Set up by her corrupt police detective boyfriend Sugimi (Isao Natuyagi) in order to get in with the Japanese mafia the Yakuza that results in her rape by a gang of drug dealers Matsu (Meiko Kaji) in a rage tries to stab Sugimi in public outside the Tokyo Metropolitan Police Headquarters. After her failed attempt at revenge on the man she loved so much and lost her virginity to only for him to wrong her so despicably the scorned Matsu is sent to do hard time for attempted murder in a women’s prison run by lecherous male guards with a sadistic streak and is given the inmate number of #701. She soon builds a reputation for herself as a difficult prisoner and a woman not to be messed with earning her the nickname “Matsu the Scorpion” due to her deadly sting.
After a failed escape attempt with her friend Yukiko (Yayoi Watanabe) they are both punished by being placed into solitary confinement and bound by ropes. Matsu is tormented and tortured by the guards and prisoner trustees. Prison warden Goda (Fumio Watanabe) decides to make an example of her by punishing the whole prison population to turn them against her. When out of solitary she is attacked by one of the trustees in the shower. Matsu successfully defends herself but purposely causes Warden Goda to lose his right eye when she ducks out of the way of the inmate trying to stab her with a shade of glass.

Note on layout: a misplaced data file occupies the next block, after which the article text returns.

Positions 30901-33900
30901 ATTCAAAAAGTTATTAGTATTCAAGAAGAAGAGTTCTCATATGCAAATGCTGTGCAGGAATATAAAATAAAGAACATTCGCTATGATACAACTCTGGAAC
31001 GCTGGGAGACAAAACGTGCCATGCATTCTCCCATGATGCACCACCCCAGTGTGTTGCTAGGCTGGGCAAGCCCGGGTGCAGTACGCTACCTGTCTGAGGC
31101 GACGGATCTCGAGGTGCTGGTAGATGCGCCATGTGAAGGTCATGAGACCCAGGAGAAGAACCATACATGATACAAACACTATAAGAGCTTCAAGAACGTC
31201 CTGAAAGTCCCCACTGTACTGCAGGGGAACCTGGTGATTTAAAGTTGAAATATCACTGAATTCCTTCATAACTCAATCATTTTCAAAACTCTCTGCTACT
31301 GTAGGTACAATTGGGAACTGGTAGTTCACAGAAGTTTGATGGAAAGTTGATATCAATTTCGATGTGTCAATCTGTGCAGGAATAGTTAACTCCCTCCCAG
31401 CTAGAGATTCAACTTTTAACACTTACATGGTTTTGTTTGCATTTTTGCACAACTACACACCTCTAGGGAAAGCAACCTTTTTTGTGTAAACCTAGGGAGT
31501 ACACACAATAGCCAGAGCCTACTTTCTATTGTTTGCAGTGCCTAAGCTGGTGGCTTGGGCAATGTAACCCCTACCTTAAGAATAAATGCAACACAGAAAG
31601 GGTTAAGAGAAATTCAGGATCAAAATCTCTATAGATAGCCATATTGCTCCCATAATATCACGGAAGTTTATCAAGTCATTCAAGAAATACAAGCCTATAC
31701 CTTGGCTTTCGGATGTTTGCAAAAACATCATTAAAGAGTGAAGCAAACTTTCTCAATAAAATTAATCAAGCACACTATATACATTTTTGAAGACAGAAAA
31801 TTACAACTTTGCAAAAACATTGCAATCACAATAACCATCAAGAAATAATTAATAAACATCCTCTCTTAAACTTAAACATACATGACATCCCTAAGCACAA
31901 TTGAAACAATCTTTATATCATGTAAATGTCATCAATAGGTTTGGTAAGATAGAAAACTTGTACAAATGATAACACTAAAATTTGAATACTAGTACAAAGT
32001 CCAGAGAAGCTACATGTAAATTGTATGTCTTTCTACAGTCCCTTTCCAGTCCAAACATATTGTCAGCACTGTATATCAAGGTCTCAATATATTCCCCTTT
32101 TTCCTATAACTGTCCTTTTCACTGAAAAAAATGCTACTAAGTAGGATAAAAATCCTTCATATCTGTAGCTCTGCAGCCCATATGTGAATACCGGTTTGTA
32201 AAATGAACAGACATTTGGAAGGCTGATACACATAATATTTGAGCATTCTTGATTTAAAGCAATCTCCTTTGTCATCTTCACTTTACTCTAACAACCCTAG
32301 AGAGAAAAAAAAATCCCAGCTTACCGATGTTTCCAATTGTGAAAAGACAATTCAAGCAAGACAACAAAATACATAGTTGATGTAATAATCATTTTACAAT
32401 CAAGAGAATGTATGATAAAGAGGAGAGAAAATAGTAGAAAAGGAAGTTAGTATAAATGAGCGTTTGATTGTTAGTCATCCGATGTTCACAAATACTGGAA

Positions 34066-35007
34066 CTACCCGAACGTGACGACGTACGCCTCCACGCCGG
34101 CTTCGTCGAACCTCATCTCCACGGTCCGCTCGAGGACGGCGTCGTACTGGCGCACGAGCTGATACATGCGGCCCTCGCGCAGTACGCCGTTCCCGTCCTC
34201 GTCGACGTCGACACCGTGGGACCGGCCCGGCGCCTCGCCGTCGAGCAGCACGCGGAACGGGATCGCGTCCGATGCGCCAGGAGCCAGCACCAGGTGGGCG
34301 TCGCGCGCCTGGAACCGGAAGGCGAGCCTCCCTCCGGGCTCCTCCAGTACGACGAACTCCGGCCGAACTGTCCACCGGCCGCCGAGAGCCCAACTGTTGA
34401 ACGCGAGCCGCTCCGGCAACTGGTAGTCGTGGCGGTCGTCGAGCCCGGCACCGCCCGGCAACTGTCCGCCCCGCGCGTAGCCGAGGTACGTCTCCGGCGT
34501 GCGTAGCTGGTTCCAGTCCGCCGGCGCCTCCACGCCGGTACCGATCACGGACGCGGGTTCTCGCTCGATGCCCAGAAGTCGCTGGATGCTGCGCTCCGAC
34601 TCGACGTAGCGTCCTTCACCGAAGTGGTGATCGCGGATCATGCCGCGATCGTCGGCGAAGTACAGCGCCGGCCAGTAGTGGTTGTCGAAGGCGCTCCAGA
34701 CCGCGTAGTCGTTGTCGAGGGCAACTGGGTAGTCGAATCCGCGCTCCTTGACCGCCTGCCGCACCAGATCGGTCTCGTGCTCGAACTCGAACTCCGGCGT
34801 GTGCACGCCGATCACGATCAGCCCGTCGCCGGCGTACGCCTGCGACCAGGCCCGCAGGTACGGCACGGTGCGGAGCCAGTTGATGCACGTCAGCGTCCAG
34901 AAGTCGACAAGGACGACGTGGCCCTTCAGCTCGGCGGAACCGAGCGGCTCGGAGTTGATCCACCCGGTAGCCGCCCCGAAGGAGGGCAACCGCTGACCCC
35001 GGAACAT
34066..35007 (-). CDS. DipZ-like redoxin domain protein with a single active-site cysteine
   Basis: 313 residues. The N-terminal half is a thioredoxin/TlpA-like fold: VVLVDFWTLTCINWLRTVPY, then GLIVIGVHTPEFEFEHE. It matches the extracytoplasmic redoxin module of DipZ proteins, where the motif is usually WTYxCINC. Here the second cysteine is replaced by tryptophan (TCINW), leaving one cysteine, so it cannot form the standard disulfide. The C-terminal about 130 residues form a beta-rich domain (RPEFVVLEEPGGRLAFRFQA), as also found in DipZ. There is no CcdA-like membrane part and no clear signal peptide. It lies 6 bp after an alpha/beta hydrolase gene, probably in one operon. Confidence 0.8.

Meanwhile on the outside, due to their concerns that she might be a risk that could jeopardize their business arrangement Sugimi and the head of the Yakuza plot to have Matsu killed. To do the dirty deed Sugimi enlists the services of her fellow prison inmate, trustee Katagiri (the gorgeous Rie Yokoyama) who worked as a drug mule for the Yakuza and who Sugimi was responsible for arresting offering her the opportunity to get out, and she agrees. After Matsu is punished for causing the loss of Goda’s eye by being forced to dig holes for 2 days and nights, a riot breaks out when she kills another inmate that results in Yukiko being shot by one of the guards when she jumps in the way to save Matsu. Will Matsu escape her incarceration during the riot to exact her revenge on Sugimi, the Yakuza boss and the drug dealers who gang raped her or will Katagiri get to her first?